Ken returned to the Wellington stage, after a twelve-year absence, in Travels with my Aunt at Circa in 1987. Since then he has toured with the NZ Symphony Orchestra as narrator for A Midsummer Night’s Dream, performed in his self-devised show An Evening with Dickens (with Perry Piercy), and appeared at Circa in many shows including The Sisterhood, as Wilhelm Furtwängler in Taking Sides (Best Circa Production 1997 at the Chapman Tripp Theatre Awards), as Old Derek Freeman in Circa’s Festival hit show Heretic, Vladimir in Waiting for Godot, and Frank in Amy’s View (a role he repeated in the Auckland Theatre Co production), Life X 3, The Weir, The Lady in the Van, Noises Off, The Face Maker, Humble Boy, A Passionate Woman, The Love of Human Kind, Milo’s Wake, The Cherry Orchard, Bright Star, Democracy , Death of a Salesman, and, most recently Heroes (Circa 2) and Who Wants to be 100? for Court Theatre, where he played the part of Alan.
Ken has also directed She Stoops to Conquer, Wind in the Willows, The Country Wife and The Rivals for Circa.
Ken’s screen credits include White Fang, Sir Bruce Warner in Shortland St, Dr Kamins in The Frighteners, Bad Blood, Absent without Leave, Skin Deep, Gliding On plus a wide range of Australian television productions.
Ken won Best Actor at the Chapman Tripp Theatre Awards 1999 for his role as Vladimir in Waiting for Godot, and received the MNZM in the Queen’s Birthday honours in 2005.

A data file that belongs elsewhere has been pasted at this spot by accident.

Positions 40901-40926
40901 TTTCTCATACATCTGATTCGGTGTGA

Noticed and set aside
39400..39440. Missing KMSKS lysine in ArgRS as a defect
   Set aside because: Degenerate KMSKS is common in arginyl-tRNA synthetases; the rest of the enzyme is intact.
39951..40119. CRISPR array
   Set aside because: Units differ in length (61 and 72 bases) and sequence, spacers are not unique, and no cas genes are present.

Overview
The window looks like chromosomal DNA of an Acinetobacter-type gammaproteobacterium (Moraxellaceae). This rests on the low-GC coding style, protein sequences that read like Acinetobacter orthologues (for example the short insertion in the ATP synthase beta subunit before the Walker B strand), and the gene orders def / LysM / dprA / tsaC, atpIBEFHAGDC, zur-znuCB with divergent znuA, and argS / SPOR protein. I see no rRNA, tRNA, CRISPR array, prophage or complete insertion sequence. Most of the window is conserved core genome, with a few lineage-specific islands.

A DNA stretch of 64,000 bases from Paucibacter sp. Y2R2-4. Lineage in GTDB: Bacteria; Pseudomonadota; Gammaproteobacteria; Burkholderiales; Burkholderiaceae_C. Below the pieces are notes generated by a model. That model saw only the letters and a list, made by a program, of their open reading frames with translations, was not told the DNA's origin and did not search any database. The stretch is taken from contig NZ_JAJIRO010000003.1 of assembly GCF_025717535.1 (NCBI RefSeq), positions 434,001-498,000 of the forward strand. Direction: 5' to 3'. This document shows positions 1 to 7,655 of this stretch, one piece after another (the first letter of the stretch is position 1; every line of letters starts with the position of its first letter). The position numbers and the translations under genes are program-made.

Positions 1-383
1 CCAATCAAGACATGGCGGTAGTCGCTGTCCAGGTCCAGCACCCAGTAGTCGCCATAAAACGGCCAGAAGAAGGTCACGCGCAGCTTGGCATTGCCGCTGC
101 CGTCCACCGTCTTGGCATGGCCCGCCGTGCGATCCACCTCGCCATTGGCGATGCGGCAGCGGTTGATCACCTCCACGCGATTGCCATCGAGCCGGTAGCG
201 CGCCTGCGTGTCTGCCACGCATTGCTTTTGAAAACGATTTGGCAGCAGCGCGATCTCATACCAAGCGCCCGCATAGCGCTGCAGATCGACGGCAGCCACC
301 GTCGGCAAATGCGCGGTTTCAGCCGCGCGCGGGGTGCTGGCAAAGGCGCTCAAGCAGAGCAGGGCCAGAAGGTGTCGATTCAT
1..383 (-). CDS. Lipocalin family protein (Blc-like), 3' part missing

Elaine / Sharon / Debbie / Gloria

Jude is well-known for her work as an actor and director throughout New Zealand, and has also been a recipient of a Shakespeare Globe Centre International Artistic Fellowship which had her travelling to London to study at the Globe.
Jude has recently performed the roles of Betsy the cow / Goosey the goose in Roger Hall’s pantomime Jack & the Beanstalk, Grace Winslow in The Winslow Boy and 15 roles in Monarchy, the Musical and before that was last seen at Circa as Mercy Lott in the Humble Boy. Some of her recent theatre credits include Elizabeth in Middle Age Spread, Richard III, Romeo and Juliet, Under Milk Wood (Downstage) The Clean House, Cinderella and Paradise Package (Fortune Theatre, Dunedin) and directing The Vagina Monologues (Centrepoint) and Boston Marriage (Downstage). She has also combined with Geraldine Brophy to mount productions of Confessions of a Chocaholic and Real Estate around the country and in Wellington, and has worked as Acting Tutor at Toi Whakaari: NZ Drama School.
Television and film credits include Shortland Street, The Chosen (a mini-series), a Garth Maxwell film, When Love Comes, and The Strip.

Leo Maddox

Peter has made numerous appearances at Circa including A Doll’s House, I Hate Hamlet, Angels in America, Twelfth Night, Moonlight, Travels with my Aunt, The Herbal Bed, The Cripple of Inishmaan, The John Wayne Principle, Design for Living, Travesties, The Beauty Queen of Leenane, The Seagull, The Memory of Water, Lady in the Van, Copenhagen, Take a Chance on Me, An Enemy of the People, Ancient Lights, Humble Boy, Spreading Out, The Bach and Bright Star, Democracy, Dr Buller’s Birds, Master Class and Home Land.
Other recent stage work includes Sylvia, Much Ado about Nothing, Cat on a Hot Tin Roof, Rosencrantz and Guildenstern are Dead, Middle Age Spread, Richard III, Black Comedy, The Goat, Flagons and Foxtrots, Othello, The Graduate, and Who Needs Sleep Anyway? (all at Downstage).
A recipient of a Shakespeare Globe Centre International Artistic Fellowship (with Judith Gibson) in 2002, Peter also won Best Actor at the Chapman Tripp Theatre Awards for his performance as Heisenberg in Copenhagen, and a performance accolade for An Enemy of the People.
As a director Peter’s work includes Marathon, Pericles and A Midsummer Night’s Dream.

Alan Webster

A theatrical career spanning 40 years began in 1965 with the then NZ Opera Company’s Porgy & Bess. Along with other NZ Opera productions were performances with the original Downstage, the NZ Maori Theatre Trust and the NZ Quartet.